Want to know what to have in a Go Bag?

Tornadoes, hurricanes, the zombie apocalypse… disaster can strike at any time. According to the Federal Emergency Management Agency, roughly 60% of America is not prepared in case a crisis strikes.

It seems like many people simply don’t know where to begin.

Several of my readers have sent in questions about what to have in a Go Bag. So I’ve put together a comprehensive guide on what you should have packed to rough it through even the worst disasters.

What to have in a go bag 1

What do I need to have in a Go Bag?

When it comes to your survival, there are four categories that will be the primary factors in your survival. Shelter, water, heat, and food are the most important things to account for when faced with disaster or extreme conditions.


It doesn’t matter if the weather is hot or cold, shelter is an absolute essential. This can be something as simple as a tarp, or as complicated as a backpacking tent.

Many times, disaster comes in the form of extreme weather, so I recommend going with a durable, comprehensive shelter. At the very least, your shelter should be able to protect you from insects, such as noseeums, and provide waterproof coverage.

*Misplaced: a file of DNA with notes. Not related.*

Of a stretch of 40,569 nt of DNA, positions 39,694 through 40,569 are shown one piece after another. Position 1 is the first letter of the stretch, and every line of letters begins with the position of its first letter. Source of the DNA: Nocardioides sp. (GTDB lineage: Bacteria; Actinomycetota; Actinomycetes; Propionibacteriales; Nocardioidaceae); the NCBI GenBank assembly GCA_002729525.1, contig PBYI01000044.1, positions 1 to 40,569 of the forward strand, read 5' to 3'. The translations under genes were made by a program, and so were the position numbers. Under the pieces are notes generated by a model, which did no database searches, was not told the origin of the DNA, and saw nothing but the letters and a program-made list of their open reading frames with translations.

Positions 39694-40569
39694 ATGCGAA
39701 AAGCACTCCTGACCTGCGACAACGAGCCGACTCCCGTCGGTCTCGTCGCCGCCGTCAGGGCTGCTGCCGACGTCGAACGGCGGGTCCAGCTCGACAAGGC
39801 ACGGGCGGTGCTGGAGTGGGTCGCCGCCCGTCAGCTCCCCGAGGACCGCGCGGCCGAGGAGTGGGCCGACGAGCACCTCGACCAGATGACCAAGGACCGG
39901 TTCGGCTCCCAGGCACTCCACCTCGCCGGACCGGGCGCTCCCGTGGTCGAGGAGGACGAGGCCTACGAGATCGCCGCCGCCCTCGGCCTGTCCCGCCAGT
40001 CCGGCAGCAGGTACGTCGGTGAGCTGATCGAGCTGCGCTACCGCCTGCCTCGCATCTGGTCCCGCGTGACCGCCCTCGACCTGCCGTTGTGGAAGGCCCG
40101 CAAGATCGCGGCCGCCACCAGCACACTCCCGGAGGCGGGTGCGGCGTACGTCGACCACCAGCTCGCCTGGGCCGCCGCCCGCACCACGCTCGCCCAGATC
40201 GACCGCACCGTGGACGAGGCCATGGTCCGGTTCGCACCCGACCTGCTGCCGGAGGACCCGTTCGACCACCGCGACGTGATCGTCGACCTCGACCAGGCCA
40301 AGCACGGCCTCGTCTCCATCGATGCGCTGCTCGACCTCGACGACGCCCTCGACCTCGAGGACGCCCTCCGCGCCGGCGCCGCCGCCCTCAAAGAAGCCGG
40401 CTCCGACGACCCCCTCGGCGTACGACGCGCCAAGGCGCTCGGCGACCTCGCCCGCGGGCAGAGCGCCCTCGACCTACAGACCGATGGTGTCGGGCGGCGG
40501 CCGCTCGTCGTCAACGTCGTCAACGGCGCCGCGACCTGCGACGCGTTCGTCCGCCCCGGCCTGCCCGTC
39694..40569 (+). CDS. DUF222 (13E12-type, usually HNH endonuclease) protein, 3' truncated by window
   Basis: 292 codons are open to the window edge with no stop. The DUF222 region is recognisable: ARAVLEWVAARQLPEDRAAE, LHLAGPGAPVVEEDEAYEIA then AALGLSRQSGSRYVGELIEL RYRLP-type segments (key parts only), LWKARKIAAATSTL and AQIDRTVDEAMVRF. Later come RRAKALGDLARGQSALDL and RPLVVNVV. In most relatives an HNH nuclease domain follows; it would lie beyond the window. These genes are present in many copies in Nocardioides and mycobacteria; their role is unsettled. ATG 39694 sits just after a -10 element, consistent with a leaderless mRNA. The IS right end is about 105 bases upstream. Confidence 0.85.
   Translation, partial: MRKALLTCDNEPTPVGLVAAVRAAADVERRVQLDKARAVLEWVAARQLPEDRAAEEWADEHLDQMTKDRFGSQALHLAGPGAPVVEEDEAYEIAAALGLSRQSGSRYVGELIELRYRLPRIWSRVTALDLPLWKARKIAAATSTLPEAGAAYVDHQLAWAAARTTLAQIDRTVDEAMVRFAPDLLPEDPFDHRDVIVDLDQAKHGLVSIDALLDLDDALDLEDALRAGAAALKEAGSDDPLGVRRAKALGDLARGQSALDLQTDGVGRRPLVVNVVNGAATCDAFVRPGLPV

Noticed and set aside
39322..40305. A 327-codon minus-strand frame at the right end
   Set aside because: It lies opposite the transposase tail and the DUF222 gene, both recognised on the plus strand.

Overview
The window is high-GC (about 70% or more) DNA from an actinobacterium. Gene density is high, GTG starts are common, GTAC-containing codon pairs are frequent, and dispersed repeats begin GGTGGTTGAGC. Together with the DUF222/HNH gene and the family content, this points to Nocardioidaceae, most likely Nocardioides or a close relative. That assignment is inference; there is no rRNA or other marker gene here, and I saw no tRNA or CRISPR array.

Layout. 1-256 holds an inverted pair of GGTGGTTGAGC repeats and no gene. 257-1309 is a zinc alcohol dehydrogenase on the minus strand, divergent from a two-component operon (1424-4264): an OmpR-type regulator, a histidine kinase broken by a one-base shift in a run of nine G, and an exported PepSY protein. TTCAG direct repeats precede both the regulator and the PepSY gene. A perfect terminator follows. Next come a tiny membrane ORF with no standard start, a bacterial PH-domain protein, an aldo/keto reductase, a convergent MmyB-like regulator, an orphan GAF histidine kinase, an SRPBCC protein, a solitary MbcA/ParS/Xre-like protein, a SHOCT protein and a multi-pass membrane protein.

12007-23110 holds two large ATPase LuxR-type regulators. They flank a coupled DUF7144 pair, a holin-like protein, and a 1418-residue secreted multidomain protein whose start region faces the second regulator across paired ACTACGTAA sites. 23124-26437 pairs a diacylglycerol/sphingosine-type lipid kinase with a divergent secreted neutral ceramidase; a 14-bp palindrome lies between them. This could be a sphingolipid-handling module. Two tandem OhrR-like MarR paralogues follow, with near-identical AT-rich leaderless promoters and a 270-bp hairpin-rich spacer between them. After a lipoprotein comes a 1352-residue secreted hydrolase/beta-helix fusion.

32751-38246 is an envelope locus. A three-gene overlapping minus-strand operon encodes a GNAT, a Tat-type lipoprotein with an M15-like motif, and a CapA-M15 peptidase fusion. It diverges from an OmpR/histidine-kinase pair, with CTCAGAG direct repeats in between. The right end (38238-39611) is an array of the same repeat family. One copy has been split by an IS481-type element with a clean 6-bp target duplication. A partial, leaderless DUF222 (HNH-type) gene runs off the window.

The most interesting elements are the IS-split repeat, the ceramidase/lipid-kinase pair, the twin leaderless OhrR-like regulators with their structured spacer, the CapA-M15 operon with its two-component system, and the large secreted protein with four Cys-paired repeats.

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We need at least a gallon of water a day, so this is the absolute minimum you should have in your Go Bag. Bring at least a gallon of water per person per day for AT LEAST 3 days.

Although humans can go for several weeks without food, we can only go for a week at most without water.

If you have the money for it, I would recommend you buy a water purifying system. All too often, natural disasters can break down infrastructure and turn what was once clean drinking water into a breeding ground for germs and bacteria.


A cold front often follows many natural disasters, such as hurricanes or ice storms. A fire is useful for keeping warm and could be the difference between life and death in extreme temperatures.

It can also be used for cooking and is an extremely portable and useful asset to have. As long as you have a firemaking tool, such as flint, you’re good to go.